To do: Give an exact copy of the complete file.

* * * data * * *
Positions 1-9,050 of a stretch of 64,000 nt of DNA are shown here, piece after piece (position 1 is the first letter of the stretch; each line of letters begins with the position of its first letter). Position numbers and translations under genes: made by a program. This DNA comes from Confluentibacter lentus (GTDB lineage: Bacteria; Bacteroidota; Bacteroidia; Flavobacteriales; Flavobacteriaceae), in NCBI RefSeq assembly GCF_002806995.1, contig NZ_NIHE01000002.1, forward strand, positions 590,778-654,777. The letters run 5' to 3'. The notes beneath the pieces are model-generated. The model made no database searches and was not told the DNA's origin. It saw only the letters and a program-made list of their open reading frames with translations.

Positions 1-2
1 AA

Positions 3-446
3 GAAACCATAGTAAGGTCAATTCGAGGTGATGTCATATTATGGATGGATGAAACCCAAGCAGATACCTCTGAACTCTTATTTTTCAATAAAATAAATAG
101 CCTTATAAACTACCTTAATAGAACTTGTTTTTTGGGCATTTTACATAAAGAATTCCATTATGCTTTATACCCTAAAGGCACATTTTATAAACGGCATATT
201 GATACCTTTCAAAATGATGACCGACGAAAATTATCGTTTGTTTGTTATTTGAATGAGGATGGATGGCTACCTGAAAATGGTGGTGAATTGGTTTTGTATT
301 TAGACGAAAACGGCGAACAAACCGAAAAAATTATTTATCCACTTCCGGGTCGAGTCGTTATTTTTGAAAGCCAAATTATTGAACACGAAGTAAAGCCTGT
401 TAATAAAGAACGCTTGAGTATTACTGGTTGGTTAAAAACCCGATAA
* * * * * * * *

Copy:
Positions 1-9,050 of a stretch of 64,000 nt of DNA are shown here, piece after piece (position 1 is the first letter of the stretch; each line of letters begins with the position of its first letter). Position numbers and translations under genes: made by a program. This DNA comes from Confluentibacter lentus (GTDB lineage: Bacteria; Bacteroidota; Bacteroidia; Flavobacteriales; Flavobacteriaceae), in NCBI RefSeq assembly GCF_002806995.1, contig NZ_NIHE01000002.1, forward strand, positions 590,778-654,777. The letters run 5' to 3'. The notes beneath the pieces are model-generated. The model made no database searches and was not told the DNA's origin. It saw only the letters and a program-made list of their open reading frames with translations.

Positions 1-2
1 AA

Positions 3-446
3 GAAACCATAGTAAGGTCAATTCGAGGTGATGTCATATTATGGATGGATGAAACCCAAGCAGATACCTCTGAACTCTTATTTTTCAATAAAATAAATAG
101 CCTTATAAACTACCTTAATAGAACTTGTTTTTTGGGCATTTTACATAAAGAATTCCATTATGCTTTATACCCTAAAGGCACATTTTATAAACGGCATATT
201 GATACCTTTCAAAATGATGACCGACGAAAATTATCGTTTGTTTGTTATTTGAATGAGGATGGATGGCTACCTGAAAATGGTGGTGAATTGGTTTTGTATT
301 TAGACGAAAACGGCGAACAAACCGAAAAAATTATTTATCCACTTCCGGGTCGAGTCGTTATTTTTGAAAGCCAAATTATTGAACACGAAGTAAAGCCTGT
401 TAATAAAGAACGCTTGAGTATTACTGGTTGGTTAAAAACCCGATAA